Students attend King's debt-free
NEW YORK--TeensGotCents blog recently featured Mary Losiak (’16) for attending college with the goal of graduating debt-free. Losiak’s friend Eva Baker interviewed her about the value and sacrifices behind an education without loans. Approximately 61 percent of The King’s College student body uses Stafford loans, while 9 percent of students borrow through a private program, according to Director of Financial Aid Anna Peters.
Sixty percent of the nation’s 12 million college students borrow annually, according to the American Student Assistance (ASA). For the first quarter of 2012, the average student loan balance was $24,301.
TeensGotCents, which advises young people in financial decisions, was launched on Jan. 1 of this year and has already hosted 4700 visitors. Blogger Eva Baker believes that Losiak’s piece will “be an inspiration to other teenagers who are trying to make wise financial decisions concerning where they attend college,” she said in a Feb. 15 press release email.
With the return of the Founder’s scholarship this past year, four freshman students won up to the full amount of full tuition in scholarships. Other students at King’s are on track to graduate debt-free as well.
“Before going to school, being debt-free was already a priority,” Rebecca Au (’15) said. Au spent a semester with a full-ride to a local school and then spent her second semester of freshman year taking King’s Online courses. Now, she lives with her family and commutes to school. Although her parents assist her with tuition, she pays transportation and living expenses.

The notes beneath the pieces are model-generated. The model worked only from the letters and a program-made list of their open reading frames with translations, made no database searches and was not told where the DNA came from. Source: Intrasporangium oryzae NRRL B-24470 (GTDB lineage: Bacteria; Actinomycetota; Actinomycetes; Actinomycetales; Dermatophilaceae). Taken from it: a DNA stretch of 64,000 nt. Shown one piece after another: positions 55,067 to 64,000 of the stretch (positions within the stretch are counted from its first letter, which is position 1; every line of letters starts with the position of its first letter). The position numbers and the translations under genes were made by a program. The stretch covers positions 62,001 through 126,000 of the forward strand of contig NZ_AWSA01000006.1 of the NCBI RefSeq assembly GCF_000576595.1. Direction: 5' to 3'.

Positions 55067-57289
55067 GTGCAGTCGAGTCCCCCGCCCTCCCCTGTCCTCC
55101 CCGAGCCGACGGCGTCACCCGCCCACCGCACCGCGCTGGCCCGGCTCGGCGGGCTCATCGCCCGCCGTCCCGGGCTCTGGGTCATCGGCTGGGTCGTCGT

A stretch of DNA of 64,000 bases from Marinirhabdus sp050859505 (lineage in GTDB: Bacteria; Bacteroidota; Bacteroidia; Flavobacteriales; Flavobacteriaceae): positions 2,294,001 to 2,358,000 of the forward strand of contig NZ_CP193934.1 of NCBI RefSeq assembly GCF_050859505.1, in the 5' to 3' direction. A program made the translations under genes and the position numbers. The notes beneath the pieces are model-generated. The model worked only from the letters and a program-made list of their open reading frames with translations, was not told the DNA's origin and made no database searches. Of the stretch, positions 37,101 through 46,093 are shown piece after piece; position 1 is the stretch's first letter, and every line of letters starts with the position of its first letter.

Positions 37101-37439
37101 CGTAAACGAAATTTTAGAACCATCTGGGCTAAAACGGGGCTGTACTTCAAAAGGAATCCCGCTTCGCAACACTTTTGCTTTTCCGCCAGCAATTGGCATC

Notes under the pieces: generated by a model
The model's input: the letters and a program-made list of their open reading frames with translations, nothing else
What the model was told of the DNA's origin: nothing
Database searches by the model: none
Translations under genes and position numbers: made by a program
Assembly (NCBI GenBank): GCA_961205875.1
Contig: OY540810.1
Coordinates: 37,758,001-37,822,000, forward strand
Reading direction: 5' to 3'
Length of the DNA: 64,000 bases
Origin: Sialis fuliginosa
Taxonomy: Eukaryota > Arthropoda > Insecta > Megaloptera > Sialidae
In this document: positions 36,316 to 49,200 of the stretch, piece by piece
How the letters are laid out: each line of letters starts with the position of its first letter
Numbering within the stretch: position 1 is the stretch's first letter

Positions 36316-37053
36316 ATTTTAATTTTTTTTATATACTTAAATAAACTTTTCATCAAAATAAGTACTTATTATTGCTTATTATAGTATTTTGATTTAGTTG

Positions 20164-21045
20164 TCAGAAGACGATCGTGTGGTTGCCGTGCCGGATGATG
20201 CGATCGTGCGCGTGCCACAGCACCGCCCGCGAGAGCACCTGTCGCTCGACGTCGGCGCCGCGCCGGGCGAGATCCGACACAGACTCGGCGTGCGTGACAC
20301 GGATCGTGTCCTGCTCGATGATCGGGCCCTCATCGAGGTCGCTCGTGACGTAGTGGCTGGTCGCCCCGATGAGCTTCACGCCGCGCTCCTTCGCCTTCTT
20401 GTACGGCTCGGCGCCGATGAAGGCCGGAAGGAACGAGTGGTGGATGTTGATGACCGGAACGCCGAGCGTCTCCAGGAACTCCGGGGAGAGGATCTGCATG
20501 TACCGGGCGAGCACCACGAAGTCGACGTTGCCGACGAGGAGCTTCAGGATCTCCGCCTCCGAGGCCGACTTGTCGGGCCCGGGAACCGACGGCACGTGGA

“I know it’s not for everyone. My parents had already saved a lot of money,” Au said.
Tristan Kelley (’14) is also debt-free. “I am lucky enough because my parents set up a college trust when I was younger. This far I haven’t taken out a single loan through [three] years of college, though there’s a good chance I won’t make it [until graduation],” Kelley said.
Jeremiah Gill (’15) will possibly graduate debt-free due to grants, an outside scholarship, working diligently over summers and a generous gift from his grandparents.
“Thinking about what you will do post-college, trying to secure a job, and facing your future are reason to worry enough. Adding debt to that basket would amplify the problems,” Gill said via email.
Most students who are on track to graduate debt-free make significant sacrifices. “Working during the year makes everything else I do harder, as time management becomes so much more vital,” Gill said.
"I sacrifice my weekends, and my ability to intern, for a paying retail job," Losiak said in her article.
Au has sacrificed internships and extra-curricular activities in order to work and commute. She sees the sacrifices as necessary. “College is an investment of time, and I’m willing to make sacrifices now to get out of debt than to be at such disadvantages when I’m out of school. I’m trying to learn to be an adult,” she said.